The 2021 EEO-1 Component 1 data collection is tentatively scheduled to open on April 12, 2022, with a filing deadline of May 17, 2022.
In other words, the filing window for the 2021 EEO-1Component 1 Reports is limited to five weeks, a significantly shorter period than the EEO-1 filing period allowed for the years 2019 and 2020, which was extended several times during the COVID-19 pandemic, as well as the 10-week period that the EEOC traditionally has permitted to file EEO-1 Component 1data. The EEOC has described the opening and closing dates for the 2021 EEO-1Component 1 data as “tentative” and has indicated that future updates will be posted on its website.
In light of the shorter window and other changes, employers need to be even more vigilant about ensuring that they properly report the information required in the EEO-1. In this webinar, we will discuss these and other points.
What exactly is EEO-1 reporting and what is the reporting period?
Who must file the EEO-1 Report?
How to file
Race, ethnicity, and job categories
What must federal contractors include?
Collecting data from your workers while ensuring your methods are compliant;
Certifying results, Recordkeeping requirements
Collecting information when you have multiple locations
Avoiding penalties for noncompliance
How the EEO-1 report can spot potential pay discrimination
Requirements in 2022 for 2021
Why you should attend?
In addition to the shorter window for filing the EEOC has also made changes as to which companies file which Establishment Reports. 2022 is the first time since 2020 that the EEOC apparently is not making special allowances related to the pandemic. While it is always important for employers to ensure that they properly complete their EEO-1s, it is even more important now that employers learn what they do and do not have to do, and what they can and can not do with respect to EEO-1 reporting.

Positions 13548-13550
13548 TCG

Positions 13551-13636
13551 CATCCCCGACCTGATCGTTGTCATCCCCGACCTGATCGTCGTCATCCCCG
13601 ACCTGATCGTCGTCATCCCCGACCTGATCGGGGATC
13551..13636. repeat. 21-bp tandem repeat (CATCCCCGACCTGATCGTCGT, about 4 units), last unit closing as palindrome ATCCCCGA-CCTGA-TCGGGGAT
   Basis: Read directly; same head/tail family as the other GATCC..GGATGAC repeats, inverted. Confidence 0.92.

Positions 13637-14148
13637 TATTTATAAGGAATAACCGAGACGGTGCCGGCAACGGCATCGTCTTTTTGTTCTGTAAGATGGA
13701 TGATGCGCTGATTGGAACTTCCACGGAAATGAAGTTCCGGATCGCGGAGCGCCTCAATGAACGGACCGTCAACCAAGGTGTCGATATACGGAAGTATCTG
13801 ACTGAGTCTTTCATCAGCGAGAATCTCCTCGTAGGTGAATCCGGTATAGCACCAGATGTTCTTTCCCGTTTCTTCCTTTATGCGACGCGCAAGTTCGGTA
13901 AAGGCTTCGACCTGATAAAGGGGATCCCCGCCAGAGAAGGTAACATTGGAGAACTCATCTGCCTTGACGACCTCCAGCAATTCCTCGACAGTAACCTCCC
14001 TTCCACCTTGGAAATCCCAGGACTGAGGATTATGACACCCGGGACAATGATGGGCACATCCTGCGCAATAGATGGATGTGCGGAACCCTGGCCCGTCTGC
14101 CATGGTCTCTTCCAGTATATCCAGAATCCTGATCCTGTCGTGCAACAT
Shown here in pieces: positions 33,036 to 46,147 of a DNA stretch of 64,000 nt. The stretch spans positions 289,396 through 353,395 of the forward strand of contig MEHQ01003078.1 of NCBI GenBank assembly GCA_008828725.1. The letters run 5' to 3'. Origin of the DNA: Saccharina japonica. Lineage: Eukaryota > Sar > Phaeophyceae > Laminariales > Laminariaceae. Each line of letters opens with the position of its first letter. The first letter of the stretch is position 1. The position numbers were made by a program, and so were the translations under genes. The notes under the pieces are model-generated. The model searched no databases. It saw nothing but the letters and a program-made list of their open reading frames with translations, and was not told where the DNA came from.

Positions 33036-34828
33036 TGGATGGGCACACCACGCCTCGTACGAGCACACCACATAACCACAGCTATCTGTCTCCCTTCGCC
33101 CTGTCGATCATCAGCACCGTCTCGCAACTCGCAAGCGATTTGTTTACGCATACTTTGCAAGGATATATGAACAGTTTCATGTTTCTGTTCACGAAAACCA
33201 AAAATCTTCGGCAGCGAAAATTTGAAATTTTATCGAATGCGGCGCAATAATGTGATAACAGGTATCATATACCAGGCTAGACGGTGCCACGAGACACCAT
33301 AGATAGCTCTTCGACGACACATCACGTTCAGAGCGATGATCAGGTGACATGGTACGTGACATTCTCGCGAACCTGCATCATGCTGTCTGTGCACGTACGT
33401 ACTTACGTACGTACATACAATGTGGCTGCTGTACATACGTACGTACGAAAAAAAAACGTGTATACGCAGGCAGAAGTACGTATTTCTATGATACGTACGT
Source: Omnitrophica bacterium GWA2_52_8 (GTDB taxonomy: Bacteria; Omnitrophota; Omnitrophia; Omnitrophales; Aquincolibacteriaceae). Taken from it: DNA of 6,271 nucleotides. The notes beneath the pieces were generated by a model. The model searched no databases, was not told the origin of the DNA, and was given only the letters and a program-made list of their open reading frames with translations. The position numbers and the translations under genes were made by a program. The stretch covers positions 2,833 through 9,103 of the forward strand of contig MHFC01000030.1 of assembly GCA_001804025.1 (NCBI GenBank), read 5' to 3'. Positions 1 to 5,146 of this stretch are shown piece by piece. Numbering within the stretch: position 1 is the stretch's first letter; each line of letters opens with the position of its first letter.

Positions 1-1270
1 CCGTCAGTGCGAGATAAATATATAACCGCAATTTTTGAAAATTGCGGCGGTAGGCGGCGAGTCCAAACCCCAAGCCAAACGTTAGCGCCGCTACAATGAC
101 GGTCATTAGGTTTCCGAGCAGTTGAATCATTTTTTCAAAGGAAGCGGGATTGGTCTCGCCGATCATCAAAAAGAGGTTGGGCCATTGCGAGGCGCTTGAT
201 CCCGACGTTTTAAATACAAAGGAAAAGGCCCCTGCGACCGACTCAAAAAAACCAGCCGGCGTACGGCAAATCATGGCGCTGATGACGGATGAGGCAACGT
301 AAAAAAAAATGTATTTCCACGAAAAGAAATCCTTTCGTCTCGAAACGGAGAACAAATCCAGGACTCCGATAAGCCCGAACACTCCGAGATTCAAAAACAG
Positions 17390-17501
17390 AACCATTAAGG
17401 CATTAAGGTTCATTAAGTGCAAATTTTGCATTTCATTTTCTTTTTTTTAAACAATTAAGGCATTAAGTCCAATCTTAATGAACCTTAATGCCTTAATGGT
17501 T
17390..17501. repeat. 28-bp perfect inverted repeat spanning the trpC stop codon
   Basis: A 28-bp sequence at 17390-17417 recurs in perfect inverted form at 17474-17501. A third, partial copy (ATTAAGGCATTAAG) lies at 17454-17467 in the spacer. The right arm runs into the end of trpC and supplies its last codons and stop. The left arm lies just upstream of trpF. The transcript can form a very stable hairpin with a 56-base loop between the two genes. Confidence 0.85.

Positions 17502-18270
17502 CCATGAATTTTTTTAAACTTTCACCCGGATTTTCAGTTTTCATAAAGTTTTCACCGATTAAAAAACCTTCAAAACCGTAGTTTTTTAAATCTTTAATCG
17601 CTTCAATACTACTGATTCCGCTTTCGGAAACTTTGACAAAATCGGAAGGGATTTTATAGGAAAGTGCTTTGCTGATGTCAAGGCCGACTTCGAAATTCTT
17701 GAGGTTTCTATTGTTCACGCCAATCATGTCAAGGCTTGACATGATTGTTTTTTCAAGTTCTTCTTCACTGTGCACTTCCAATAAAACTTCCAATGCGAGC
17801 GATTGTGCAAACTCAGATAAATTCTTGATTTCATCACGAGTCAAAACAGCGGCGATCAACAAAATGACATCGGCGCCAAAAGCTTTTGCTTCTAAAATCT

Who should attend?
*You may ask your Question directly to our expert during the Q&A session.
** You can buy On-Demand and view it at your convenience.
Janette S. Levey
Janette S. Levey has over 20 years of legal experience, more than 10 of which she has spent in Employment Law. It was during her tenure as sole in-house counsel for a mid-size staffing company headquartered in Central New Jersey, with operations all over the continental US, that she truly developed her passion for Employment Law.
Janette operates under this core belief: It is possible, and it is in an employer’s best interest, to proactively solve workforce challenges before they become problems before they result in lawsuits or steep fines caused by government audits.
Janette works with employers on most employment law issues, acting as the Employer’s Legal Wellness Professional — to ensure that employers are in the best position possible to avoid litigation, audits, employee relations problems, and the attendant, often exorbitant costs.